Query suggestions are an integral part of modern search engines. In order to address it scientifically, a possible formalization of this feature in web search is by defining the query suggestion problem as the one of recommending a list of related queries to an initial user input query.

Search, however, is often performed in the context of some larger underlying task, and traditional approaches for suggesting queries do not consider the task behind the initial query. There is a growing stream of research aimed at making search engines more task-aware (i.e., recognizing what task the user is trying to accomplish) and customizing the search experience appropriately. In this post, I explain our approach to query suggestion generation for supporting task-based search.

We envisage a user interface where task-based query suggestions are presented once the user has issued an initial query. As illustrated in the following figure, these query suggestions actually come in two flavors: query completions and query refinements. The difference is that the former are prefixed by the initial query, while the latter are not.

The task-aware query suggestions we propose are intended for exploring various aspects (subtasks) of the given task after inspecting the initial search results. Selecting them would allow the user to narrow down the scope of the search. We adhere to the scientific definition of the task understanding problem: given an initial query, the system should return a ranked list of suggestions that represent the set of all tasks a user who submitted the query may be looking for. This means that the goal is to provide a complete coverage of subtasks for an initial query, while avoiding redundancy.

Our aim is to generate suggestions in a setting where past usage data and query logs are not available or cannot be utilized. As an example, this would be typical for systems that have a smaller user base, like in the enterprise domain. We consider to address task-based query suggestion in an end-to-end fashion.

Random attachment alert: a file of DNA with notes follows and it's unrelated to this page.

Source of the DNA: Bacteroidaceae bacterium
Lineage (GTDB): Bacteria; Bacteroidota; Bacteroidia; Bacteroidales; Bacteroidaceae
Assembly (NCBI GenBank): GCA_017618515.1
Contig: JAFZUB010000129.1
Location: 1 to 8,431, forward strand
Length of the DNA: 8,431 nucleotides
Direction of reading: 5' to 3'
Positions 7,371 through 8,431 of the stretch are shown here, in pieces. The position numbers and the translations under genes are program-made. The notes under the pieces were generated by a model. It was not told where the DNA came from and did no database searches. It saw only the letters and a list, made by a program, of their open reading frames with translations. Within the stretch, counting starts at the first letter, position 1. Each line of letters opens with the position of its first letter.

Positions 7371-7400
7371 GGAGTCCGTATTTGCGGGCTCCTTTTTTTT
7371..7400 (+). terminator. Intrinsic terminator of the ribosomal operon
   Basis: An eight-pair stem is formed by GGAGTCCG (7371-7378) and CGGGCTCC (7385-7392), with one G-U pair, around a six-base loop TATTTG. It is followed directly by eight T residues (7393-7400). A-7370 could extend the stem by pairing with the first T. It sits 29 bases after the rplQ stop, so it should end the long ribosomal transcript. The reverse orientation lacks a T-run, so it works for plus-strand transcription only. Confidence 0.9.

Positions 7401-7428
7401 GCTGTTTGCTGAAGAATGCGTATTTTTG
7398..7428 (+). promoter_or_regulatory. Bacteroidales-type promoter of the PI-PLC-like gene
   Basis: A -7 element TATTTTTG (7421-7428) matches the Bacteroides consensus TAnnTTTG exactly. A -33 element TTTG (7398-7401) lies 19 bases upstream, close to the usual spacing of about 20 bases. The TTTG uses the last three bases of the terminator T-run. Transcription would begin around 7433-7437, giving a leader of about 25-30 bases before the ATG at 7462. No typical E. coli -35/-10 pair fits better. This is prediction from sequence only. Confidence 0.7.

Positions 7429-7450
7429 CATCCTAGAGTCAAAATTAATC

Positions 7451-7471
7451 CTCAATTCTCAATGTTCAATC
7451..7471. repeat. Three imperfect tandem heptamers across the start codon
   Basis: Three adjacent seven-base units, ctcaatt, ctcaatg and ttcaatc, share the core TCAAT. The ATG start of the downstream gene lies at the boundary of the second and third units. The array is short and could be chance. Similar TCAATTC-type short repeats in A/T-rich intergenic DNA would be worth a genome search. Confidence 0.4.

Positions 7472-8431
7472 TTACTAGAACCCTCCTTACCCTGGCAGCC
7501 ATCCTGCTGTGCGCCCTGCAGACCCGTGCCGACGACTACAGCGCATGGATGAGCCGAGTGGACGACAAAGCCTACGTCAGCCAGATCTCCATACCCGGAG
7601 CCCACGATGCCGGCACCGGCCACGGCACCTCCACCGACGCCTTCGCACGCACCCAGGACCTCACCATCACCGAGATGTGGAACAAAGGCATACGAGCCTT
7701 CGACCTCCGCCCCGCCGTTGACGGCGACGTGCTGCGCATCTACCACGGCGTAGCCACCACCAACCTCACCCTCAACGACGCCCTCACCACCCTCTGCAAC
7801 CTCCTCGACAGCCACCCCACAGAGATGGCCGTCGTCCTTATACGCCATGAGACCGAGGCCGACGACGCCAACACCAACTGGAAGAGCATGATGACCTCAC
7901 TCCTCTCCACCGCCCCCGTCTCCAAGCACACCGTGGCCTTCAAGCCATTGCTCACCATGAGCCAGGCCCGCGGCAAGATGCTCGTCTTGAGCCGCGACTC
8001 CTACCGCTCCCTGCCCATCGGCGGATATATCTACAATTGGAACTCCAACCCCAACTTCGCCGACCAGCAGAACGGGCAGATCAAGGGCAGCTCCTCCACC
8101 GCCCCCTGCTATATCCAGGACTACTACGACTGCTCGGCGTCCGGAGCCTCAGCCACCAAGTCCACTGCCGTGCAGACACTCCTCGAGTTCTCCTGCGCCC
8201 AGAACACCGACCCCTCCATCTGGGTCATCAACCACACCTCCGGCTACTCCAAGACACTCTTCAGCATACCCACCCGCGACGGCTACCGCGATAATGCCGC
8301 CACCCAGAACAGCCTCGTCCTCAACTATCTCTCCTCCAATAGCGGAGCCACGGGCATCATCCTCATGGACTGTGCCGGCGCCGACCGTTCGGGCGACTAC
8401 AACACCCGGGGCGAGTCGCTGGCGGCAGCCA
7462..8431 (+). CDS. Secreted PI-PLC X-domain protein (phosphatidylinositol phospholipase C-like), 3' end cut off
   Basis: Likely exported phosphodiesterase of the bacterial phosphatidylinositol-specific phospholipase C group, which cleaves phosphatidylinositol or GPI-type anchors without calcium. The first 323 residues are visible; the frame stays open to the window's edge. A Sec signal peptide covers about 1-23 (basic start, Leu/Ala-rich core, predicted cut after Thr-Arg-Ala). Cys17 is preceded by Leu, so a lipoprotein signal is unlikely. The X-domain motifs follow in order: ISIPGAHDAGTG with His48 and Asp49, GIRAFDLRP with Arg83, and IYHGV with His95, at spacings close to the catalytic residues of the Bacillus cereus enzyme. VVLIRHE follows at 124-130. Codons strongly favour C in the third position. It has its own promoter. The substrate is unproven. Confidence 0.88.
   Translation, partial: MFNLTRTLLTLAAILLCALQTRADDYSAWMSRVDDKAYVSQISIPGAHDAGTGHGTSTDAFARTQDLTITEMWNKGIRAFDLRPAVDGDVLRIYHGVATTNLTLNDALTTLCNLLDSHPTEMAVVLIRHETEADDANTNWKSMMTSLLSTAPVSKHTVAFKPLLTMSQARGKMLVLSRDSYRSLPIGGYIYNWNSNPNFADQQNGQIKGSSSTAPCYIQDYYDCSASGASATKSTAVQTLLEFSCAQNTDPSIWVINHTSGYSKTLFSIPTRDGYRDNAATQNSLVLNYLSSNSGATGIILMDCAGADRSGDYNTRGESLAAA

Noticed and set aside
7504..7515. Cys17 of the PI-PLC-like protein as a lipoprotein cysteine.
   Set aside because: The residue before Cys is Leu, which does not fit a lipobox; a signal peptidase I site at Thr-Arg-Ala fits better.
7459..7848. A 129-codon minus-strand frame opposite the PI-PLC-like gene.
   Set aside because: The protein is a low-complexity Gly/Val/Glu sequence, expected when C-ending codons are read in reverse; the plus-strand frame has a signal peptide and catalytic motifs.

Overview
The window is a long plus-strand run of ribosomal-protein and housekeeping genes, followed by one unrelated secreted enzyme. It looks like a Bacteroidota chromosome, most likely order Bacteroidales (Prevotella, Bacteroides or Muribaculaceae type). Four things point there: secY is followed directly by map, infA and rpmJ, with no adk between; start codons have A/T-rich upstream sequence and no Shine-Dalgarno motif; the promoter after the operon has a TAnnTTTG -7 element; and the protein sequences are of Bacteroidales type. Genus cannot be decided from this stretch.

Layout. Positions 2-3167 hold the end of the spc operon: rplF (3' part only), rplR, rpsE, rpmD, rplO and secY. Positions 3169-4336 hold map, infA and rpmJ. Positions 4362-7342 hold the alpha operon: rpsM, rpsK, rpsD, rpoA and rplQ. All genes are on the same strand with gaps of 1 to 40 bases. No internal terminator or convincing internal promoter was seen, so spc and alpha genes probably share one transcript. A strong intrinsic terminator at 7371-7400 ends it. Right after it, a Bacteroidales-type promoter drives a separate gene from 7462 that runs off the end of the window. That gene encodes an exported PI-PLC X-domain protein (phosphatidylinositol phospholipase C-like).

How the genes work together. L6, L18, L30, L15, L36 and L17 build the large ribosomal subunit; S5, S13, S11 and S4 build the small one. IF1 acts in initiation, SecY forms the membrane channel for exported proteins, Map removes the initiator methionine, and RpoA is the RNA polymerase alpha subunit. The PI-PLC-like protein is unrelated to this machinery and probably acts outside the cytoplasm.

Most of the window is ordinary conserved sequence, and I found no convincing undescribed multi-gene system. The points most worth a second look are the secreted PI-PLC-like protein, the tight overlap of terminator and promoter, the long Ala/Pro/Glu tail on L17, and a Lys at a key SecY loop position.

• One possibility is to use query suggestion APIs, which are offered by all major web search engines.
  • Additionally, we can use the initial query to search for relevant documents, and extract keyphrases from search snippets and from full text documents.
  • Also, we could lend special treatment to WikiHow, which is an extensive database of how-to guides.

Then, we propose a probabilistic generative framework that consists of four components, which incorporate the possible contributions listed above: source importance, document importance, keyphrase relevance, and query suggestion generation.

High-level overview of our approach to query suggestion generation.

We define different estimators for these components, and experimentally compare them using the datasets from a dedicated benchmark campaign associated with the task understanding problem. As a summary of findings,

  • query suggestions provided by major web search engines are unequivocally the most useful information source;
  • using the raw keyphrases extracted from documents almost always performs better than expanding them by taking the original query into account during generation;
  • for web query suggestions it is beneficial to consider the rank order of suggestions, while for web search snippets and documents an uniform contribution performs better.

If you are interested in more of this, please read Sections 6.1 to 6.4 of my thesis Task-Based Support in Search Engines, for technical details of the problem, the terminology, the methodology, and the experimental results and analysis.